A long way off…

Returning to daily Mass during the year of Mercy has led to me hearing the Gospel of the Prodigal Son more than once this Lenten season. I heard it at a Mass of Reconciliation, another daily Mass, and this past Sunday’s Mass. One line has struck my heart profoundly. It’s amazing that this can happen with Scripture. I’m not sure if it happens with other stories or novels because I am not an avid reader, but  with Scripture, no matter how often you read or hear a passage, there is so much to meditate on.

“While he was still a long way off…”

The prodigal son had been away, we are not sure how long it took him to squander his inheritance, but he’d been on his journey likely a while. He was starving while working with the swine, so he must have still been hungry during his travels back to his father’s house.

I am sure you can recall a time when returning from a trip of some kind and being completely tired and knowing you still have a long way to go. You were hungry, and nothing was open because it was late. Usually, this is when I start to wish teleportation devices existed and that I could just be zapped home to my bed. You were alone, desperate to be home just to feel relaxed from the journey.

What must have been going through his mind when he saw his father running towards him, not yelling, “Get out of here, you are nothing to me,” which could be expected. He was running towards him with open arms, ready to embrace him and welcome him home. He ran a long way off to greet his son.

He ran a long way off…to a son who basically told his father he wished him dead by asking for his inheritance prematurely. A son who was so wrapped up in himself and his own desires. A son who planned to take his father’s hard earned wealth and spend it on things that only temporarily satisfy.

While we are still a long way off, we can be heading in the right direction. If we are willing to head in the direction of our Father, He will run a long way off to meet us there. He will not treat us as a servant, as a hired hand because of our sin or lifestyle, he will welcome us home as sons and daughters. Not because we could ever deserve it, but because his mercy requires it.

 

 

 

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2 Things about Prayer

The other day, I was driving somewhere, contemplating my new routine of daily Mass and Rosary for those who signed up for my Lent Prayer Pact and I realized some things about prayer. I’ve written here before about only needing faith the size of a mustard seed in order to move mountains and this is what is becoming more apparent to me each day.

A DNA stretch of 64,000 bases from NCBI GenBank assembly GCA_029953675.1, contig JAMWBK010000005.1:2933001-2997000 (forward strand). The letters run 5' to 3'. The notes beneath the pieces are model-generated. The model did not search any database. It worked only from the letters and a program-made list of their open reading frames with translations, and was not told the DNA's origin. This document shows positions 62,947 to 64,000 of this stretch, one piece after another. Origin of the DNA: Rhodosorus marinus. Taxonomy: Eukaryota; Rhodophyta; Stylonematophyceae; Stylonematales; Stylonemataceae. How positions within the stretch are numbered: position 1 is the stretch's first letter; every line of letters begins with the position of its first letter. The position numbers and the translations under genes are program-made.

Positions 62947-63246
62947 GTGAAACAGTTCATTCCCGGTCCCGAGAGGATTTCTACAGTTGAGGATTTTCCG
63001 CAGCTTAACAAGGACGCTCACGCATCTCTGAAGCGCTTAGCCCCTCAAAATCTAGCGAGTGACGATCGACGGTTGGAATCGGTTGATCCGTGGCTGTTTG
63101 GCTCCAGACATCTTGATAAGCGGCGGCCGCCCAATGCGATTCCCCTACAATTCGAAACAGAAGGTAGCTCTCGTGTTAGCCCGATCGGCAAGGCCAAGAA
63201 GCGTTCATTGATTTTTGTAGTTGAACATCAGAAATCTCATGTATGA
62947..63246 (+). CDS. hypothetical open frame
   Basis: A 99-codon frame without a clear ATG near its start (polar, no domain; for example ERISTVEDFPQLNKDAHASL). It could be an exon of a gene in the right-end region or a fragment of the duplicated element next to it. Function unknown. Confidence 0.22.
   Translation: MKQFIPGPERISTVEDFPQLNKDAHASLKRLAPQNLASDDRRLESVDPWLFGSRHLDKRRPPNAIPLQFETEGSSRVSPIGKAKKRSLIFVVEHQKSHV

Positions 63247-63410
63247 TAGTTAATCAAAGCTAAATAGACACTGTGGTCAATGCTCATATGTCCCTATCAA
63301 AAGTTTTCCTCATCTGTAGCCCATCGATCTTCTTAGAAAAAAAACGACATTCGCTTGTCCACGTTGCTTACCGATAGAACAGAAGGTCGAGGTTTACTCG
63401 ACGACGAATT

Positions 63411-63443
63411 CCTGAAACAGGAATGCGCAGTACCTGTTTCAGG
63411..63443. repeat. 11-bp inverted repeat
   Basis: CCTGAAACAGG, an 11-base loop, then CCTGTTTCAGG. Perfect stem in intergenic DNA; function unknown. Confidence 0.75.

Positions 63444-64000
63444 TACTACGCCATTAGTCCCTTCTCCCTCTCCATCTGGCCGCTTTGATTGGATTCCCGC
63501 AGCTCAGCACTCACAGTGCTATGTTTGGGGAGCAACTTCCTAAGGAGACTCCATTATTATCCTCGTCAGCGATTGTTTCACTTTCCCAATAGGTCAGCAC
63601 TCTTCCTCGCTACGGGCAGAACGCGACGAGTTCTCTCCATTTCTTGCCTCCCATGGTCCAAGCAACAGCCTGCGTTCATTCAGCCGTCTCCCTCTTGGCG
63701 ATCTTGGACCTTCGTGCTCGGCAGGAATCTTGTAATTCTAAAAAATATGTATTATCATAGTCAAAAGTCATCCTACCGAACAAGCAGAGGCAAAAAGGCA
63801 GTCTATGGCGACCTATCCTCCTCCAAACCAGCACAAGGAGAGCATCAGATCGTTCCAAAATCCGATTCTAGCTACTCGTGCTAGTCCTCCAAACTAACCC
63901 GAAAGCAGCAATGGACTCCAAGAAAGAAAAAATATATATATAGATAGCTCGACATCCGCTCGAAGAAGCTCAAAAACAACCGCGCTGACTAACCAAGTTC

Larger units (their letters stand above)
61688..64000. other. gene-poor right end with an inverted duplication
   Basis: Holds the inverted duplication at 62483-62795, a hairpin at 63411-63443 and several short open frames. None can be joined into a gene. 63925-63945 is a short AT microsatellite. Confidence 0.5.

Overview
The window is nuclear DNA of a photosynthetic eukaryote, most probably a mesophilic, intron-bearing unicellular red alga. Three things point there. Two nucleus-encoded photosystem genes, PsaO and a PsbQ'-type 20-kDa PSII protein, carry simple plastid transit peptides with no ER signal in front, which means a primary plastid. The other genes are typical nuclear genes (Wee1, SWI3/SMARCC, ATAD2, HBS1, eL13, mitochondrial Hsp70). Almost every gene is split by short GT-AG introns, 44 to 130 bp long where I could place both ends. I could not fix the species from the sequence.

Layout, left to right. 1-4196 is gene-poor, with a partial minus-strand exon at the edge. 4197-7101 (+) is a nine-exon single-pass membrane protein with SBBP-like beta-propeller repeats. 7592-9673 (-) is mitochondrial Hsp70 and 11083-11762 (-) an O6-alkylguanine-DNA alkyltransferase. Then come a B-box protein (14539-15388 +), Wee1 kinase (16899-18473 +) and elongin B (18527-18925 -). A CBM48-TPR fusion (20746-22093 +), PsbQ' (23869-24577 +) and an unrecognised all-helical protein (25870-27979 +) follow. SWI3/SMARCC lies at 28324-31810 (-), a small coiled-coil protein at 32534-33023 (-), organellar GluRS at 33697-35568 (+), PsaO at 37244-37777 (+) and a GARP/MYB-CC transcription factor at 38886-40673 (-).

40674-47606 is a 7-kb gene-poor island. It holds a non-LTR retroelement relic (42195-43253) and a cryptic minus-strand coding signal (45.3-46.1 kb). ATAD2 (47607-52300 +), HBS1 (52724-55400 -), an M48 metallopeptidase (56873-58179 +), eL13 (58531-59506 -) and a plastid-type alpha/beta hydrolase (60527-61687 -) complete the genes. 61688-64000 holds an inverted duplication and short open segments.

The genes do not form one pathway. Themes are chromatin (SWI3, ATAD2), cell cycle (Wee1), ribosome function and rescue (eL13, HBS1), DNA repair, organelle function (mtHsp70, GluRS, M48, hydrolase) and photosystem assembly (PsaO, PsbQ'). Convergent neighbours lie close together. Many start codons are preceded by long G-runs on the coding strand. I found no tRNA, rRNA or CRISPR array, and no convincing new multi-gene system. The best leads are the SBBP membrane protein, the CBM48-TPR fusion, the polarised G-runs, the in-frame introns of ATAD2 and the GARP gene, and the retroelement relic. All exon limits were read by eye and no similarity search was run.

One. How often do we pray with doubt? “Well, I’m going to offer this up, but I don’t think it’s really going to change.” Or, “I’ll pray for this person to be healed, but miracles only happen in rare circumstances.” It’s tough to admit, but I think all to often, many of us pray from a place of doubt. We wonder why nothing happens, but if we’re honest, we never truly expected it to.

Two. How different would things be if we prayed with hope? If we prayed with that tiny mustard seed sized faith, how would God move differently in our lives?

This last year, for our family was not all that good from an outside perspective. We had a major loss last March in our family, and it did not get any better from there. Another family loss followed, then another. Then in the fall, my step brother was sick and almost died. His life will never be the same and neither will ours. As bad as all of that was, I rejoice because today, my grandparents are healthy, my step brother drank a full glass of water without choking last week, my parents and I are spending more time together, my sister successfully took charge of her future through a successful surgery, and I have returned home to the Church where I belong. None of this happened because of prayer from doubt.

All of these things happened because we prayed. We prayed knowing that God would hold us together. That God not only could, but would triumph in the midst of seemingly overwhelming darkness. I say this not to brag, not to boast in myself, my prayer, my faith, or that of my family’s. I say this because in Christ, He has done this work in our lives that I must call witness to. I must say, run to Him. Not in doubt, but in trust in His providence to give you your hearts desire. Not holding back, even in the least. Run at full force into his unshakable hands where there is mercy, love, forgiveness, and healing.

To whom shall we go?

After weeks of hearing Gospel after Gospel about how Jesus is the bread of life and how we have to eat his flesh and drink his blood to have eternal life, we finally got to the end this week. The part in the story where most followers finally state the obvious. “Are you sure? That’s hard to swallow!” (no pun intended)

Shocked at this teaching, many left and went back to their old life because they couldn’t accept that concept. When the disciples were the only ones left, Jesus asks if they are going to leave too. I love the honesty that follows. Simon Peter says to Jesus, “To whom shall we go? You have the words of eternal life.”

It’s a question I’ve asked multiple times. I’ve struggled with whether or not to remain in the Catholic Church. My thoughts and beliefs on certain things have been evolving and I didn’t know how to be Catholic while not fitting into what I thought meant being a perfect Catholic. When I began to research what churches to visit, I realized something like the disciples did that day. I believe in the true presence of Christ in the Eucharist. I believe in the Sacraments. I believe in One, Holy, Catholic, & Apostolic Church. I found myself asking, “To whom shall I go? To where? How could I live without these things?” The answer was clear. Nowhere.

Which interestingly enough, leaves me speaking the same words as Joshua from the first reading from this Sunday’s Mass:

As for me and my household, we will serve the LORD.